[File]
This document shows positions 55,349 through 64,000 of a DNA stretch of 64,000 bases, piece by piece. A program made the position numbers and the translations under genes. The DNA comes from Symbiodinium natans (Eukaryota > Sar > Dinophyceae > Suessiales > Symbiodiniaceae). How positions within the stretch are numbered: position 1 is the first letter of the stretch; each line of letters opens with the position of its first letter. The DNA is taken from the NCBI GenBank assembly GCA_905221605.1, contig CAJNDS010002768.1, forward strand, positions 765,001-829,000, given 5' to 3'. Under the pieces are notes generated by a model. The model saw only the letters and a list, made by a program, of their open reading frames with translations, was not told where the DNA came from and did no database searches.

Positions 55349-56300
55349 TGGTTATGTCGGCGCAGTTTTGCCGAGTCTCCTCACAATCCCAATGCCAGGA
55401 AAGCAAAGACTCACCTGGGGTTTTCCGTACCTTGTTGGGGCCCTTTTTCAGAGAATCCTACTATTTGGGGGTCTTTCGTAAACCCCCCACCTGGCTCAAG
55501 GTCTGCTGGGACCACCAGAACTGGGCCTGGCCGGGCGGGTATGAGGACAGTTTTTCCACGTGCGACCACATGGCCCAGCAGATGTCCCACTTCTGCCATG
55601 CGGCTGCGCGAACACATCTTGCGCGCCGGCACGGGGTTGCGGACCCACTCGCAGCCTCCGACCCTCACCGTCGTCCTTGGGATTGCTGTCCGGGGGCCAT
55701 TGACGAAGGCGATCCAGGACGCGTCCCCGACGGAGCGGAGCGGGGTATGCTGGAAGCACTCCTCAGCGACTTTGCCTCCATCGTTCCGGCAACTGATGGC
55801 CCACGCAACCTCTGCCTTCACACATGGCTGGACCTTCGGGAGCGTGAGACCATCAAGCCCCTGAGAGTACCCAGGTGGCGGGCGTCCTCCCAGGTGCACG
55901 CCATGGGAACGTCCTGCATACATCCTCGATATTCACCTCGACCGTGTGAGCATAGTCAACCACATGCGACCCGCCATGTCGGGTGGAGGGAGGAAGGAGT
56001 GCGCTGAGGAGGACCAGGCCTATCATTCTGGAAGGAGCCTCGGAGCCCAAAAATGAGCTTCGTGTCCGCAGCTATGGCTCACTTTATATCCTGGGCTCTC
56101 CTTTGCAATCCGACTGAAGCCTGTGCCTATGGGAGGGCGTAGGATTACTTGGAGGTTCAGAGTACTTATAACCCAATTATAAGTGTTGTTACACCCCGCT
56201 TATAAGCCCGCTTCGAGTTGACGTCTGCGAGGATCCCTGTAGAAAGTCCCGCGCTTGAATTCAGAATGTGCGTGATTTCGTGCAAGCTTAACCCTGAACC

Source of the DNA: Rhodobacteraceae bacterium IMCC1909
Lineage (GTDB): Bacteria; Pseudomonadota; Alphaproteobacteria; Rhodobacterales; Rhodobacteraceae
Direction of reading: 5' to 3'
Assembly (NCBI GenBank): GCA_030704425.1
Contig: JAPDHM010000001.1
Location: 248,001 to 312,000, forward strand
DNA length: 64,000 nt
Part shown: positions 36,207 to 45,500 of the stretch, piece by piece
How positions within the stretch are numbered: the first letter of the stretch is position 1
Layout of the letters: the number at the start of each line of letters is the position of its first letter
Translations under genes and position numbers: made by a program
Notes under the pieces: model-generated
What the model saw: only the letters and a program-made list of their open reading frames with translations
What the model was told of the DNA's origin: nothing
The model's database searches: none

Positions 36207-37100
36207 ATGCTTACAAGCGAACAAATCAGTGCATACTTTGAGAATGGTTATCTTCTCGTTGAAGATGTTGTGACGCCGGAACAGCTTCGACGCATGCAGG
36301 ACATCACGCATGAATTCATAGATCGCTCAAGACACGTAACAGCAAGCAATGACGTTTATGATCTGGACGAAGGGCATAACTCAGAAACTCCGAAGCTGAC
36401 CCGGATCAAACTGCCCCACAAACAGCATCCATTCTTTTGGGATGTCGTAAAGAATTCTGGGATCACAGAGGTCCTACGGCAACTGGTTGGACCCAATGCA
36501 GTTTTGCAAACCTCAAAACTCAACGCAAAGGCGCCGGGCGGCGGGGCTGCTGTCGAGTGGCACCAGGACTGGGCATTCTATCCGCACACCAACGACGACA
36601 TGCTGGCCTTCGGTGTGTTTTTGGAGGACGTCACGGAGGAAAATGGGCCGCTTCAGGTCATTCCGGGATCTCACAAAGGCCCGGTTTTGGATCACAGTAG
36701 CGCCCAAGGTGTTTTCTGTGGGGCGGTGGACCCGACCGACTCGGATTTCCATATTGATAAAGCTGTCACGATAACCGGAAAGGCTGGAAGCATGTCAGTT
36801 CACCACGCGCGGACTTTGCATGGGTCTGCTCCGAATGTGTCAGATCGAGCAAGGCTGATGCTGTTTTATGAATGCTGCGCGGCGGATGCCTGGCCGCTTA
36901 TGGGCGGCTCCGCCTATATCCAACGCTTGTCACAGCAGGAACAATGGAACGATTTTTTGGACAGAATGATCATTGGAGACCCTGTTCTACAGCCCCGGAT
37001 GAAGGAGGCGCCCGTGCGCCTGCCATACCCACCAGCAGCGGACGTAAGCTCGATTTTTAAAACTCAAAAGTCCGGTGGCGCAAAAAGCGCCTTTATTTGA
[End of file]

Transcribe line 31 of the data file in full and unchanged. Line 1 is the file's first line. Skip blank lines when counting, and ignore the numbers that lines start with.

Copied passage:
36401 CCGGATCAAACTGCCCCACAAACAGCATCCATTCTTTTGGGATGTCGTAAAGAATTCTGGGATCACAGAGGTCCTACGGCAACTGGTTGGACCCAATGCA